Harbaugh acknowledged last week that Moses, traded last month to the New York Jets as part of a pick swap, was a salary cap casualty. Despite playing through a torn pectoral muscle for much of last season, Moses left Baltimore with the 10th-best pressure rate allowed among qualifying tackles over the past two years (4.5%), according to PFF. Moses also impressed with his blocking ability in space and his durability, missing just three games over his Ravens career.

Replacement: Daniel Faalele, a third-round pick in 2022, dabbled at guard last preseason, but Harbaugh said last week that the Ravens wanted to “give him a chance to win the job” at right tackle. There are no obvious answers for the spot. Faalele has struggled in pass protection and might look out of place in a more zone-heavy running scheme. Patrick Mekari’s durability over a full season is a question mark. Jones barely played over the second half of last season with the Houston Texans. And some of the tackles linked to the Ravens late in the first round — Oklahoma’s Tyler Guyton and BYU’s Kingsley Suamataia, among others — are more athletically gifted than technically refined.

6. S Geno Stone

Baltimore Ravens safety Geno Stone (26) catches an interception during the second quarter against the Seattle Seahawks at M&T Bank Stadium on Sunday, Nov. 5, 2023.
Safety Geno Stone makes one of his seven interceptions last season. (Kylie Cooper/The Baltimore Banner)

Stone finished second in the NFL in interceptions last season (seven), but even he acknowledged that many of his picks were right-place-right-time plays. Still, Stone was a mainstay in a Ravens secondary that almost never gave up big plays. He started 11 games and played 82% of the defensive snaps, stepping in for injured safety Marcus Williams when called upon and slotting in capably as a third safety. Stone, also a reliable special teams contributor, signed a two-year, $15 million deal with the Cincinnati Bengals last month.

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Replacement: A healthy season from Williams, who’s appeared in just 21 games over two seasons in Baltimore, would help minimize Stone’s loss. After Williams and All-Pro Kyle Hamilton, though, the depth chart at safety is a bit iffy. Ar’Darius Washington lined up all over the field as a safety in college, but he played almost exclusively in the slot in his two starts last season, while Stone operated primarily as a deep safety. Daryl Worley, who transitioned to safety smoothly after moving over from cornerback last year, is a free agent after an injury-marred 2023.

7. WR Odell Beckham Jr.

Baltimore Ravens wide receiver Odell Beckham Jr. (3) catches a pass as Miami Dolphins cornerback Kader Kohou (4) tries to block during the second quarter at M&T Bank Stadium on Sunday, Dec. 31, 2023.
Wide receiver Odell Beckham Jr. catches a pass against Miami Dolphins cornerback Kader Kohou. (Kylie Cooper/The Baltimore Banner)

Beckham’s production in his one year in Baltimore (565 receiving yards) was not exactly commensurate with his salary ($16 million, including incentives). But Beckham’s price tag reflected the scarcity of productive receivers available in free agency, and his underlying metrics in 2023 suggested he was unlucky not to be more effective. Beckham was also an important voice in the locker room for young wide receivers Zay Flowers and Rashod Bateman.

Replacement: Bateman, like Beckham, suffered from a lack of on-target throws last year. But the 2021 first-round pick got open — a lot — and showed he could withstand the rigors of a long season, playing in a career-high 16 games. The Ravens also re-signed Nelson Agholor to a one-year deal, but they’ll need to draft an instant-impact wide receiver to bolster the depth of a room that could be paper thin next year.

8. CB Ronald Darby

Cornerback Ronald Darby tackles Cincinnati Bengals wide receiver Ja'Marr Chase. (Kylie Cooper/The Baltimore Banner)

Darby, signed 10 months after tearing his ACL and just days after a foot injury sidelined cornerback Marlon Humphrey in training camp, was an unsung hero last season. He started seven games; played 40% of the defensive snaps; allowed a passer rating of 72.2 when targeted in coverage, according to PFF; and ranked among the NFL’s best cornerbacks in limiting separation when targeted (2.3 yards from the target per attempt), according to NGS. He signed a two-year, $8.5 million deal last month with the Jacksonville Jaguars.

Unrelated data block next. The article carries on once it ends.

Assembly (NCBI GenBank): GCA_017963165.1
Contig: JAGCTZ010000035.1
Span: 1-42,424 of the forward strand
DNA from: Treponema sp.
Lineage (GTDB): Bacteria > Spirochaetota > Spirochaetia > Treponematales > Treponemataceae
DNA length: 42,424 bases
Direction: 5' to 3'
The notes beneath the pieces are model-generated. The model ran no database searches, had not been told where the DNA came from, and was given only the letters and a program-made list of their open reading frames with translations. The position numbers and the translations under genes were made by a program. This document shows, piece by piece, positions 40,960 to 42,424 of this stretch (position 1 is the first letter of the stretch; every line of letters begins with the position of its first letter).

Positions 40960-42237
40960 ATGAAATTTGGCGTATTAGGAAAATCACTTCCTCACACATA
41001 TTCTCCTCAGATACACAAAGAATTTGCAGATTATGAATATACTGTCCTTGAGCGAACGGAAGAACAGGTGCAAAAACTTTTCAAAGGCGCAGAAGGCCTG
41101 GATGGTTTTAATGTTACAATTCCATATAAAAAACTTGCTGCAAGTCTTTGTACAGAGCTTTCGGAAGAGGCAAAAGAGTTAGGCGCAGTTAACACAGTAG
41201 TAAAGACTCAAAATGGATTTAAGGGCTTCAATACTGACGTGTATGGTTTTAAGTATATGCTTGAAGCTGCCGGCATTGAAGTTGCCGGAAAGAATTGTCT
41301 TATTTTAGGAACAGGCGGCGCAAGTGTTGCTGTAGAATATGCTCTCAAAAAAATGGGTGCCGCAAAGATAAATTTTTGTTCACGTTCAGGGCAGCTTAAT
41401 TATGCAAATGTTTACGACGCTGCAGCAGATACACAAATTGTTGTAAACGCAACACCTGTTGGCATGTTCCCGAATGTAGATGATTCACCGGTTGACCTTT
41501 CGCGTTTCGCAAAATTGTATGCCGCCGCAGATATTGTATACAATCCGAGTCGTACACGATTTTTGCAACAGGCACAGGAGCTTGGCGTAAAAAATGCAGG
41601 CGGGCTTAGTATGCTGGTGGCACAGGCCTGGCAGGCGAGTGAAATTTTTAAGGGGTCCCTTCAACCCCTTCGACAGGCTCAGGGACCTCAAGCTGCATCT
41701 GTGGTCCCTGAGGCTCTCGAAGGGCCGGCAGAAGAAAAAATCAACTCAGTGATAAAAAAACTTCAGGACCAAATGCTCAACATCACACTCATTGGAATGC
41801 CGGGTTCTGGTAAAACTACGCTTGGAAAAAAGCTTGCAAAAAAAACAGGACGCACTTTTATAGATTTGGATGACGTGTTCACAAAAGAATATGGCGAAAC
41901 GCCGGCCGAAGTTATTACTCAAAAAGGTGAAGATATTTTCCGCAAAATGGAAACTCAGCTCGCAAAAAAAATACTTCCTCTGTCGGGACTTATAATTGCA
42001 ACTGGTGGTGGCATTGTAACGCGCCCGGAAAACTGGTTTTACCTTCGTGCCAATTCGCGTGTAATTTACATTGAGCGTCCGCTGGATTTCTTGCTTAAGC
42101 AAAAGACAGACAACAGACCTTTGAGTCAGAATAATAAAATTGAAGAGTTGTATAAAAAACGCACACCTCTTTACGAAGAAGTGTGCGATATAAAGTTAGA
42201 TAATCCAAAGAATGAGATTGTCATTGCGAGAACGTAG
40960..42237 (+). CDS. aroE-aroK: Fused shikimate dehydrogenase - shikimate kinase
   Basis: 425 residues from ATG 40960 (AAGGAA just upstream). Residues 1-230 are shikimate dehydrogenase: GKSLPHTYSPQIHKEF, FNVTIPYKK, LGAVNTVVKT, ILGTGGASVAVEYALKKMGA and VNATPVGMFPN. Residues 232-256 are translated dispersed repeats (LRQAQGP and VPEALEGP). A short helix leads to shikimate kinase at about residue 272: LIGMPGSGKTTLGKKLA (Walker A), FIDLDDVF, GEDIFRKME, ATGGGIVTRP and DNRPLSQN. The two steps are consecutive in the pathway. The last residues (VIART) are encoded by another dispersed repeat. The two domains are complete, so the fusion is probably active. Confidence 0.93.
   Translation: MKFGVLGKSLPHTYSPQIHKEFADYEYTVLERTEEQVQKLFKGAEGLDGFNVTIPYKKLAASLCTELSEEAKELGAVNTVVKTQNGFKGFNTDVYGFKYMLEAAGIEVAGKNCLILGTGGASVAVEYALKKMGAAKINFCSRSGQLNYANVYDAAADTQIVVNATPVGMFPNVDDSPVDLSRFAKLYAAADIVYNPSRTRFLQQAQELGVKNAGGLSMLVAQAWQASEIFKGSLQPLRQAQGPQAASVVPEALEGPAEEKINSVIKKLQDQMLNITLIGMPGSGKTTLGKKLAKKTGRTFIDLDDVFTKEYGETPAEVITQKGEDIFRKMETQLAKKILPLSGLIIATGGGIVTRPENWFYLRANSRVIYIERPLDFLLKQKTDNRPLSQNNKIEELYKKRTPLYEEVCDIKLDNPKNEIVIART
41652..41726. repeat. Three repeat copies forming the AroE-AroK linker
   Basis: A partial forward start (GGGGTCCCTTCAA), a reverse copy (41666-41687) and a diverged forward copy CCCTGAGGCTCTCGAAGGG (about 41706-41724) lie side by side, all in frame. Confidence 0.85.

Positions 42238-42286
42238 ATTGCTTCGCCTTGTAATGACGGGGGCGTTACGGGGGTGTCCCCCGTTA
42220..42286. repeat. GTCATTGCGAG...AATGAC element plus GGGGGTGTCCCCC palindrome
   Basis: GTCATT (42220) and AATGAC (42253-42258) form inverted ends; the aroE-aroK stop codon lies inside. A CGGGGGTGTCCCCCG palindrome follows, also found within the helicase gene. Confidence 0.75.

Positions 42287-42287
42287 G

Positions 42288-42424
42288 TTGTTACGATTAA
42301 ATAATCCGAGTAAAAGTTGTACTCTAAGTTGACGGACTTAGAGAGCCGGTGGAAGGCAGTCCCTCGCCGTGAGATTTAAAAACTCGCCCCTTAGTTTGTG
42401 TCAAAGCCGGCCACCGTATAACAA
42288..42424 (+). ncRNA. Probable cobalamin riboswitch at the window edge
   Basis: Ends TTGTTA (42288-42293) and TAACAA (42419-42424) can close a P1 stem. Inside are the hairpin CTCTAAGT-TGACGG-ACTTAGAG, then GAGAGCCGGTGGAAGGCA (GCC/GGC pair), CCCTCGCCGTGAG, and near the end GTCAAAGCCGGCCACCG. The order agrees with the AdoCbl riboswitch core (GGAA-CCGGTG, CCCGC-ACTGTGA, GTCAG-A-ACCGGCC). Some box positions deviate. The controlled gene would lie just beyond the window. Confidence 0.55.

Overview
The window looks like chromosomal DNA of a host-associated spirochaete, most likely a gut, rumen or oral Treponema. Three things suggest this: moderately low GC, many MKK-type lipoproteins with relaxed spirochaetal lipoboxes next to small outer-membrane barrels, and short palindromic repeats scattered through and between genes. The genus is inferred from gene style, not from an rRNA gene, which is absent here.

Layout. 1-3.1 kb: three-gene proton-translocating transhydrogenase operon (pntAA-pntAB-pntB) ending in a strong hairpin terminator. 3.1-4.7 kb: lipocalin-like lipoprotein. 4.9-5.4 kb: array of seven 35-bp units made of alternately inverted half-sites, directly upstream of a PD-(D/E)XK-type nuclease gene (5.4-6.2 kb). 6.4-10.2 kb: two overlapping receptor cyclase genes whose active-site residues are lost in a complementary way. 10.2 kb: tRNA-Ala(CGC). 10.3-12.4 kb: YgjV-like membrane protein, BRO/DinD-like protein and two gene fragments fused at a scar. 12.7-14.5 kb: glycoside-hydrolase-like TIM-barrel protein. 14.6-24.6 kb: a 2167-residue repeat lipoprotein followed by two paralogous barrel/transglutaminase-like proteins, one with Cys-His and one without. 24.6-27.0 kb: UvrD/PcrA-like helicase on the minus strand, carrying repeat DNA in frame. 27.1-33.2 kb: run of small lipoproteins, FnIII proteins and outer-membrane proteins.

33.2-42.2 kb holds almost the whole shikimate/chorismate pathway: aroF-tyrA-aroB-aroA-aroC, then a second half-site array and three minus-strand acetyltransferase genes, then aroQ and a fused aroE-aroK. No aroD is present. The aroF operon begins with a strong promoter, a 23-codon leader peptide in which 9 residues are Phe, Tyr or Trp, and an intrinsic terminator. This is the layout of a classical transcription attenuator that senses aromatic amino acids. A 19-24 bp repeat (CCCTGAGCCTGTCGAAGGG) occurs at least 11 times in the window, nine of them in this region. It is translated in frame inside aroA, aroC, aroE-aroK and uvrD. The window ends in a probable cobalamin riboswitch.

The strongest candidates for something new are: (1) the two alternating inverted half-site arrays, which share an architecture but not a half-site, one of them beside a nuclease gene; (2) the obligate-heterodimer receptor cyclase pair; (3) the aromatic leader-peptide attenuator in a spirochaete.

Replacement: The Ravens’ depth at outside cornerback, where Darby primarily lined up, is shaky. Brandon Stephens and Humphrey are a solid starting pair, but Arthur Maulet and Washington are slot defenders. With Jalyn Armour-Davis’ struggles staying healthy, the Ravens will likely need to add another cornerback (or two) this offseason.

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9. RB Gus Edwards

Running back Gus Edwards ran for 13 touchdowns in 2023. (Kylie Cooper/The Baltimore Banner)

Edwards’ red-zone brilliance (13 rushing touchdowns) and handful of splashy catch-and-runs overshadowed a mildly disappointing 2023. Despite finishing with a career-high 810 rushing yards, he averaged a career-low 4.1 yards per carry and a career-low 2.71 yards after contact per rush, according to TruMedia, almost a half-yard worse than his 2022 mark. He signed a two-year, $6.5 million deal last month with the Los Angeles Chargers.

Replacement: Derrick Henry, signed last month to a two-year, $16 million deal, is bigger, faster and more durable than Edwards. He’s also older, with a lot more miles on his odometer. Justice Hill and Keaton Mitchell, who’s still recovering from a torn ACL, round out a running back room with a diverse group of skill sets.

10. LG John Simpson

John Simpson (76) celebrates after a play against the Seattle Seahawks. (Scott Taetsch/Getty Images)

Simpson was the weak link in the interior of the Ravens’ line last season, but he was hard to keep off the field. Simpson led the team in offensive snaps (1,119) and graded out as PFF’s No. 43 overall guard among qualifying linemen, offsetting impressive “pancake” blocks with a handful of inopportune penalties (eight holding penalties). He signed a two-year, $12 million contract with the Jets last month.

Replacement: If Cleveland is the Ravens’ more likely successor at right guard, the left guard battle could come down to Aumavae-Laulu, who battled for the starting job as a rookie, and Vorhees, who’s expected to be fully recovered from the torn ACL that sidelined him last year. Jones and a Day 1 or Day 2 draft pick could also vie for snaps.

Jonas Shaffer is a Ravens beat writer for The Baltimore Banner. He previously covered the Ravens for The Baltimore Sun. Shaffer graduated from the University of Maryland and grew up in Silver Spring.